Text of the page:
I'm specifically trying to use an inverse Fourier Transform to find $h(t)$, but I'm finding it difficult to get $H(\omega)$ in the first place.

I'm under the impression from my textbook that $H(\omega) = |H(\omega)|e^{j\arg\{H(\omega)\}}$, and that $h(t)$ would just be the inverse Fourier Transform of that.

  • 1
    $\begingroup$ You're right about all that, so I guess there's no question, is there? $\endgroup$
    – Matt L.
    Nov 13 '18 at 21:29

Yes you are right. Let's practically implement it with Matlab / Octave.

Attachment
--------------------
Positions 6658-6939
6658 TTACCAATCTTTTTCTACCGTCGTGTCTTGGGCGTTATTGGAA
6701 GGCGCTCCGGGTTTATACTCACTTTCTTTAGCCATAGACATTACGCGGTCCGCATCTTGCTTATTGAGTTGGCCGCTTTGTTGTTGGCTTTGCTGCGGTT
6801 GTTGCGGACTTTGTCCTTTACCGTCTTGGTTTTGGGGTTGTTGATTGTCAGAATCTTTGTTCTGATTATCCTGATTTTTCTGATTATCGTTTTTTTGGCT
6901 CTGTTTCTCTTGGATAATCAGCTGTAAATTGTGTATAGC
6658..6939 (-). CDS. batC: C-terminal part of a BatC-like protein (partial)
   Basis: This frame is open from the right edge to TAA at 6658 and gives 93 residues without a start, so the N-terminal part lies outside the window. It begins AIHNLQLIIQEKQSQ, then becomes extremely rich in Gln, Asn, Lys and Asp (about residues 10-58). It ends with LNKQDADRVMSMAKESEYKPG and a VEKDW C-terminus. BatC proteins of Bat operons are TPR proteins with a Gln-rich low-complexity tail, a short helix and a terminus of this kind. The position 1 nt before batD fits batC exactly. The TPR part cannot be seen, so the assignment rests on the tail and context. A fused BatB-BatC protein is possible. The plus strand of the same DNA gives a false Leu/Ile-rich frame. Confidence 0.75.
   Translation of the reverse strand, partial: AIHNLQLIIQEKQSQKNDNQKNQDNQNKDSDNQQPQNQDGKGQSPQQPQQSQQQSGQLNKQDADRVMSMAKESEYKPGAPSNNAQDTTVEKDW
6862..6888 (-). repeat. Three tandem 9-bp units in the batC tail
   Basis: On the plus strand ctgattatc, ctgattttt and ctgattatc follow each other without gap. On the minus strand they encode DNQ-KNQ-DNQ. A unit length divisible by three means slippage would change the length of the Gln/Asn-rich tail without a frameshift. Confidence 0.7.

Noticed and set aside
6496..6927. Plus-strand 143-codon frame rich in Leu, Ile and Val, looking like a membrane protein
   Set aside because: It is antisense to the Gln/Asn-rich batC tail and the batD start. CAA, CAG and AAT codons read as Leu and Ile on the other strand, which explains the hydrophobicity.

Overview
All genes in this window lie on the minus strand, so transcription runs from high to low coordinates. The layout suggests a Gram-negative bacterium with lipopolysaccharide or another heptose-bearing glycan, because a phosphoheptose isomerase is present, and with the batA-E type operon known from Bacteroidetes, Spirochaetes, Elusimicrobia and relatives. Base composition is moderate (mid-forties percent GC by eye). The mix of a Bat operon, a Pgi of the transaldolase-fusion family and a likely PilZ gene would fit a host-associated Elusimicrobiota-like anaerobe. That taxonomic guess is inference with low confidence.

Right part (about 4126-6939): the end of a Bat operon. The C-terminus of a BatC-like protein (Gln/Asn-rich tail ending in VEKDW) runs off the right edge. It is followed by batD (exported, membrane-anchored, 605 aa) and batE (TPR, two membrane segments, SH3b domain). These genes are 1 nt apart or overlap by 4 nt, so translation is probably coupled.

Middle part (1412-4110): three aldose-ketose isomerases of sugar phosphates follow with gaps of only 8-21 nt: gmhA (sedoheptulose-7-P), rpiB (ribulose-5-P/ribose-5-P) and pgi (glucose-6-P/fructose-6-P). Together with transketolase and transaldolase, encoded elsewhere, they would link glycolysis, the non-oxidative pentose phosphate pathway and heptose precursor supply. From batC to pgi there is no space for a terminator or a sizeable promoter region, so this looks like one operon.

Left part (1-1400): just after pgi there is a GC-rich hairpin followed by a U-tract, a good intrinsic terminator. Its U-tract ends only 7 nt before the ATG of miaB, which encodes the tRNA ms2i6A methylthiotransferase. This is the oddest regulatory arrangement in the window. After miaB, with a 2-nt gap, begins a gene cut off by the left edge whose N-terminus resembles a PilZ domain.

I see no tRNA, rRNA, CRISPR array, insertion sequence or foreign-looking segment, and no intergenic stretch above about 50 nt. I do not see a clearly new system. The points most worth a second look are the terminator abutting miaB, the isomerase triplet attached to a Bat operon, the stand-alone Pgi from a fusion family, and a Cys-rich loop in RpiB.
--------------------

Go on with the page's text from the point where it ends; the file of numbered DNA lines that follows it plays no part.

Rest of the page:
N = 8;
h = [1,2,3,4,4,3,2,1];    % just an impulse response (FIR)

H = fft(h,N);             % DFT H[k] of h[n] as samples of H(w) at w = 2*pi*k/N

Hm = abs(H);              % extract the magnitude of H[k]
Hp = angle(H);            % extract the phase angle of H[k]

Hr = Hm.*exp(j*Hp);       % Reconstruct H[k] from its magnitude and phase

hr = ifft( Hr, N);        % reconstruct h[n] from the reconstructed Hr[k]

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